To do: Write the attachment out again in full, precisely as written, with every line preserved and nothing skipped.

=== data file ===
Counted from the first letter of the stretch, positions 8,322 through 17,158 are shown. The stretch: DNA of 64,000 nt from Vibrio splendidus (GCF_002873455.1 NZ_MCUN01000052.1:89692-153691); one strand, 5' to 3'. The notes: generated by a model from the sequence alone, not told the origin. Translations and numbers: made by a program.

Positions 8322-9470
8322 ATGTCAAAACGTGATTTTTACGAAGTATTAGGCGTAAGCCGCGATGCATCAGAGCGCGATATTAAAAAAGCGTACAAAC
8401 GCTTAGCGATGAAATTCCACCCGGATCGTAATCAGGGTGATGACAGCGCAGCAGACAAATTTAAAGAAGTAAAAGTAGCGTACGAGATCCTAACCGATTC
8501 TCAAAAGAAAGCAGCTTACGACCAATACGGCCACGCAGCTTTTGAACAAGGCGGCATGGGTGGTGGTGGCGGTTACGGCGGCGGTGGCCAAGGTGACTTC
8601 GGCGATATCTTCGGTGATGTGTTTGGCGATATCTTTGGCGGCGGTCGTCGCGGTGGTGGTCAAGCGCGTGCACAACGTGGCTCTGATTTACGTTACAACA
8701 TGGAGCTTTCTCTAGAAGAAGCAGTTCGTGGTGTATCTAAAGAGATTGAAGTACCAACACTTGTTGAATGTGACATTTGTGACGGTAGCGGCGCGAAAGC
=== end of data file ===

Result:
Counted from the first letter of the stretch, positions 8,322 through 17,158 are shown. The stretch: DNA of 64,000 nt from Vibrio splendidus (GCF_002873455.1 NZ_MCUN01000052.1:89692-153691); one strand, 5' to 3'. The notes: generated by a model from the sequence alone, not told the origin. Translations and numbers: made by a program.

Positions 8322-9470
8322 ATGTCAAAACGTGATTTTTACGAAGTATTAGGCGTAAGCCGCGATGCATCAGAGCGCGATATTAAAAAAGCGTACAAAC
8401 GCTTAGCGATGAAATTCCACCCGGATCGTAATCAGGGTGATGACAGCGCAGCAGACAAATTTAAAGAAGTAAAAGTAGCGTACGAGATCCTAACCGATTC
8501 TCAAAAGAAAGCAGCTTACGACCAATACGGCCACGCAGCTTTTGAACAAGGCGGCATGGGTGGTGGTGGCGGTTACGGCGGCGGTGGCCAAGGTGACTTC
8601 GGCGATATCTTCGGTGATGTGTTTGGCGATATCTTTGGCGGCGGTCGTCGCGGTGGTGGTCAAGCGCGTGCACAACGTGGCTCTGATTTACGTTACAACA
8701 TGGAGCTTTCTCTAGAAGAAGCAGTTCGTGGTGTATCTAAAGAGATTGAAGTACCAACACTTGTTGAATGTGACATTTGTGACGGTAGCGGCGCGAAAGC